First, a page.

TCC Home Page             


Welcome CenterAcademicsWorkforce SolutionsNew StudentsCurrent StudentsFaculty and StaffDonorsCommunity
rollover the links above to activate the sub menus
Bb, Email, SIS
myTCC myTCC Library


News Releases @ TCC


Prestigious award went to 40 collegians around the nation

NORFOLK, Va. (March 15, 2005) – The American Council on Education (ACE) has announced that Valarie Evans, dean of student services at Tidewater Community College’s Norfolk Campus, has been named an ACE Fellow for academic year 2005-06. Evans is the first ACE Fellow from TCC.

As part of the rewarding of this Fellowship, TCC is also one of only six recipients of an ACE/Lumina Foundation grant for community college participation in the ACE Fellows Program.

The ACE Fellows Program, established in 1965, strengthens institutions and leadership in American higher education by identifying and preparing promising senior faculty and administrators for responsible positions in college administration. This year, 40 Fellows, nominated by their presidents or chancellors, were selected in the national competition.

Evans, a Portsmouth resident and 25-year TCC employee, has taken on numerous leadership opportunities at the college through progressive positions and outreach efforts. Her exemplary efforts include counseling first-year, at-risk students; heading up and advancing a TCC tutoring center; directing Dialogues on Race; securing a Bridges to the Future grant in partnership with Norfolk State University to transition students to NSU; and serving as chief campus administrator at the Norfolk Campus, 2001-02.

“My fervent interest lies in helping develop more ways for students to succeed, to persist through college and meet their personal and professional goals,” says Evans, who holds a doctorate of arts in educational leadership/community college education from George Mason University.

Marlene Ross, director of the ACE Fellows Program, notes that most previous Fellows have advanced into major positions in academic administration. Of the more than 1,450 participants in the first 40 years of the program, more than 250 have become chief executive officers and more than 1,000 have become provosts, vice presidents or deans. “We’re extremely pleased with the incoming class,” Ross says. “The individuals selected have demonstrated strong leadership ability. The Fellows Program will sharpen and enhance their leadership skills and prepare them to address issues of concern to the higher education community.”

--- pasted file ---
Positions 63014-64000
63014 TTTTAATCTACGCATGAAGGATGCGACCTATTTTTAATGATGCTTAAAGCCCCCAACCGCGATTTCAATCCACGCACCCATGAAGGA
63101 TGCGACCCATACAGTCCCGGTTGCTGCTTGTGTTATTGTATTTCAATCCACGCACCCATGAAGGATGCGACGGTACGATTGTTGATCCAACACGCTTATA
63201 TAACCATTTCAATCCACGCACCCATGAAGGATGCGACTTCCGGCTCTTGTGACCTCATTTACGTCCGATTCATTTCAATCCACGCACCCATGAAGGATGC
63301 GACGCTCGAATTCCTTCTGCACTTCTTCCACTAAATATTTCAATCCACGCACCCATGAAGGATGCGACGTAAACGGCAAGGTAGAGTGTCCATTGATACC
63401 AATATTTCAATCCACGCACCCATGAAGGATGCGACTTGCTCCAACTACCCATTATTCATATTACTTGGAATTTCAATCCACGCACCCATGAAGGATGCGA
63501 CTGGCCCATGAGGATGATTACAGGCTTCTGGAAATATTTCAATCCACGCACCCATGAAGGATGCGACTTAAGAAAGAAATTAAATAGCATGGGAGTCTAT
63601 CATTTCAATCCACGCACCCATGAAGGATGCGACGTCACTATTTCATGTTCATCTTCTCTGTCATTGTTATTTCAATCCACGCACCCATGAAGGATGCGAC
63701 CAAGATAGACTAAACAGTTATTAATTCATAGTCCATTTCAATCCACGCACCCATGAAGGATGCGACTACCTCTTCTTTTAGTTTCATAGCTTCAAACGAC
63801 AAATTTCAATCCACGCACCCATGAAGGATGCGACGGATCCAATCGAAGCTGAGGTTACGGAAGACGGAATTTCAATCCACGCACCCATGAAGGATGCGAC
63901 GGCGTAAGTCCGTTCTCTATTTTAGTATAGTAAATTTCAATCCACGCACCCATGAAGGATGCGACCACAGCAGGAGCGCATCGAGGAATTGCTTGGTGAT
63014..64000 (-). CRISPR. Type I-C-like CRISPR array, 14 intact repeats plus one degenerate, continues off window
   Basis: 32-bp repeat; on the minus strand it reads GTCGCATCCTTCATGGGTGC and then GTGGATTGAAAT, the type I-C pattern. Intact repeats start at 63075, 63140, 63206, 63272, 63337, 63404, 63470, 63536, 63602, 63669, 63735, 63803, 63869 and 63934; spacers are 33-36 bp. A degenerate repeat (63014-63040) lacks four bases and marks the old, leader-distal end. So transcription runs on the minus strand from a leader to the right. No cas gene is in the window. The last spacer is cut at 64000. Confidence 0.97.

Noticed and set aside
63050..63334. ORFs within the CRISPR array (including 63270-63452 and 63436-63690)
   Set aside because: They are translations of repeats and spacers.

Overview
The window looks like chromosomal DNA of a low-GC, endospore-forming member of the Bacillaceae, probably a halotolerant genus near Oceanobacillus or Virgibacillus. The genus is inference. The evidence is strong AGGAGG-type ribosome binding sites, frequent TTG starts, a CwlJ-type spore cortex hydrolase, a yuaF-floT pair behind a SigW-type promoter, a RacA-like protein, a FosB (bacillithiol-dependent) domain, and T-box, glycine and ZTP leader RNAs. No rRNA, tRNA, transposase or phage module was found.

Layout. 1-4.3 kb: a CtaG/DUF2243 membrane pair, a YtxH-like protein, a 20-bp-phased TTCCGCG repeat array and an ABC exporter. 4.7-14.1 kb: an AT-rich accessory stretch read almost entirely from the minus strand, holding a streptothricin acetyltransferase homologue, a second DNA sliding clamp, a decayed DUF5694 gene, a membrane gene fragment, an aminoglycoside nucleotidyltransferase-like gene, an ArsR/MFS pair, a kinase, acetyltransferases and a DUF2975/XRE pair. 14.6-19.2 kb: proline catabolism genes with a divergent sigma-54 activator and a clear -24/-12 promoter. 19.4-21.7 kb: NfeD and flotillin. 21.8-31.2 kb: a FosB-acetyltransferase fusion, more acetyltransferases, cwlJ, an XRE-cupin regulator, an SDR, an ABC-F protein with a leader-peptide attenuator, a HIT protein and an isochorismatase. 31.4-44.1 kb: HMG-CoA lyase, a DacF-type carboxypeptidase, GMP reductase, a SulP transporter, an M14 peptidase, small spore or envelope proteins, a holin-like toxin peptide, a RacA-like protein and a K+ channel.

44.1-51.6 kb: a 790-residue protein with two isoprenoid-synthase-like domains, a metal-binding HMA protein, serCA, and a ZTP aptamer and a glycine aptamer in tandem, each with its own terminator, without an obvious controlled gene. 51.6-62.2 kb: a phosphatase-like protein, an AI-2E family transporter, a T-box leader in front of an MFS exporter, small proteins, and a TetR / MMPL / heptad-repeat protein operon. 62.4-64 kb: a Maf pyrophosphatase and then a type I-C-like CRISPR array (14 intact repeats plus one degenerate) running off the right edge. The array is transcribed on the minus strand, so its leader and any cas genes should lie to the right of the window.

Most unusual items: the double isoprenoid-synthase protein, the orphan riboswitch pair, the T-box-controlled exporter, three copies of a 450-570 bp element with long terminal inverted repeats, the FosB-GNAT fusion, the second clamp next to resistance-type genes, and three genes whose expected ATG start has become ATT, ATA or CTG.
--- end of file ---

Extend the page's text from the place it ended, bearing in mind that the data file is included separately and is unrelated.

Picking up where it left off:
Each ACE Fellow will focus on an issue of concern to the nominating institution while spending the next academic year working with a college or university president and other senior officers at a host institution. During the program, Fellows will attend three week-long seminars on higher education issues organized by ACE, read extensively in the field, and engage in other activities to enhance their knowledge about the challenges and opportunities confronting higher education today and throughout this century.

Founded in 1918, ACE is the nation’s largest higher education association, representing more than 1,600 college and university presidents, and more than 200 related associations, nationwide. It seeks to provide leadership and a unifying voice on key higher education issues and influence public policy through advocacy, research, and program initiatives.

For more information about the ACE Fellows Program, visit


Laurie White
Media Relations

Tidewater Community College is the second largest of the 23 community colleges in the Commonwealth of Virginia, enrolling more than 35,000 students annually. The 37th largest in the nation’s 1,600 community-college network, TCC ranks among the 50 fastest-growing large community colleges. Founded in 1968 as a part of the Virginia Community College System, the college serves the South Hampton Roads region with campuses in Chesapeake, Norfolk, Portsmouth and Virginia Beach as well as the TCC Jeanne and George Roper Performing Arts Center in the theater district in downtown Norfolk, the Visual Arts Center in Olde Towne Portsmouth and a regional Advanced Technology Center in Virginia Beach. Forty-four percent of the region’s residents attending a college or university in Virginia last fall were enrolled at TCC. For more information, visit